STAMFORD, Conn. -- To the editor:
Sexual violence is a layered and complex issue. No two cases are exactly alike, and no community is immune. While sexual violence is an issue that has been with us since the dawn of man, we still have not figured out how to appropriately respond to this epidemic collectively. So when we ask ourselves where we stand as a nation on combating sexual assault, we must take stock of the social, cultural and political factors involved.
I still remember the reasons why I took this job with The Center for Sexual Assault Crisis Counseling and Education. These reasons sit in a folder on my desk, housing three stories that would come to change the way I view my country. After working on a film about the systematic gang rape of women and girls by village panchayat’s in India, I never thought that I would see such blatant oppression and abuse again.
Turning on the news at home made me second guess that assertion.
The stories of Rehtaeh Parsons, Audrie Pott, and the infamous case in Steubenville grabbed my attention. The similarities were astounding. Three separate incidences of gang rape of young girls at a party. From Nova Scotia, to California, to Ohio, all assaults occurred in public view, with dozens bearing witness. Smartphones came out, with photos and videos taken of the crimes. Instagram, Facebook, Twitter and YouTube provided a new avenue for victimization. The comments on these platforms revealed a blanket sentiment of slut shaming and victim blaming.
In the thousands of tweets that emanated from these cases, not a single one asked “Why didn’t anyone stop it?” That is an excellent question. Why didn’t anyone do anything? Surely, there had to be an individual at the Steubenville party who witnessed an unconscious girl being urinated on who thought to themselves, “This isn’t right.”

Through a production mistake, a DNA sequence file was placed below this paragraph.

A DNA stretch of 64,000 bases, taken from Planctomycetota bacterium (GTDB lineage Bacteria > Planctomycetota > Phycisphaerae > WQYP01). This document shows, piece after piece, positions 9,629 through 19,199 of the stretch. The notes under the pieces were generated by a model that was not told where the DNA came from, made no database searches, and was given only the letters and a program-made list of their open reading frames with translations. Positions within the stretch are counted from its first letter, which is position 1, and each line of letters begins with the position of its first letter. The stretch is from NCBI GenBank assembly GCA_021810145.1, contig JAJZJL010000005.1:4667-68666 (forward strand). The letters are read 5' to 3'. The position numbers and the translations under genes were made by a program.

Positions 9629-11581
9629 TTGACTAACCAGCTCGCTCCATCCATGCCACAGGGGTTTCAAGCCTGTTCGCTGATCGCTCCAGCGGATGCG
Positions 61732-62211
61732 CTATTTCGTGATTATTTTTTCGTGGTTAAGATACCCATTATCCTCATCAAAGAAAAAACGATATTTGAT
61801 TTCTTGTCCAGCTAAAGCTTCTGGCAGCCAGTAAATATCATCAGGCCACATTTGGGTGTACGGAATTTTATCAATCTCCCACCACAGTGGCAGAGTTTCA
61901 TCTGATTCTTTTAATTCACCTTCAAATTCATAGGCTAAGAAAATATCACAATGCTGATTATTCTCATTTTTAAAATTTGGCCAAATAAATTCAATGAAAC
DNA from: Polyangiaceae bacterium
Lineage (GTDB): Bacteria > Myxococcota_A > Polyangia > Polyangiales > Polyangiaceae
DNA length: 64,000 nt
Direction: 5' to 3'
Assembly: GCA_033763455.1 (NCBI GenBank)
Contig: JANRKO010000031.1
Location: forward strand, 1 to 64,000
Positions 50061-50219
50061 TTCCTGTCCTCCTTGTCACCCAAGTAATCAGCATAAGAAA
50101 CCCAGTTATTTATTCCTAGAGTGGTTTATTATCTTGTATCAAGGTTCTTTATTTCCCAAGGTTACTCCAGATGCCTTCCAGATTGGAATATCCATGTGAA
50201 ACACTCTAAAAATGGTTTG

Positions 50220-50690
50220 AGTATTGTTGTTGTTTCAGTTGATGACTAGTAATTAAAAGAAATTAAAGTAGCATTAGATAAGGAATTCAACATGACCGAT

Yet, here was the common response when that very question was raised on Twitter:
@HenrllJodi: “I wouldn’t of intervened, if she wants to be a drunk slut that on her, why would someone help her?”
As we can see, the answer of “why” this wasn’t stopped goes far beyond the phenomenon known as the bystander effect, or the diffusion of responsibility.
The Center aims to challenge the social landscape that gives birth to a culture of apathy and victim blaming. Through a program called Where Do You Stand, (WDYS) The Center strives to empower college aged young men to step in and be a vehicle for change in the fight against sexual violence. Where Do You Stand approaches the concept of bystander intervention from a place of cultural understanding and analytics. Acknowledging that we are all products of our environment, WDYS challenges the behaviors and attitudes that lend to silence and inaction in response to sexual assault. This program deconstructs the mask of hegemonic masculinity, pointing out the damage it does to both men and women, and empowers participants with strategies that safely challenge these norms. WDYS carries with it the hope that we can change the way we discuss sexual assault in this country, and invariably, the way we respond.
If you are interested in hosting a Where Do You Stand training, or for more information on The Center’s prevention programs, please call 203-348-9346.
Charlotte Poth is the Prevention Educator for The Center for Sexual Assault Crisis Counseling and Education in Stamford.
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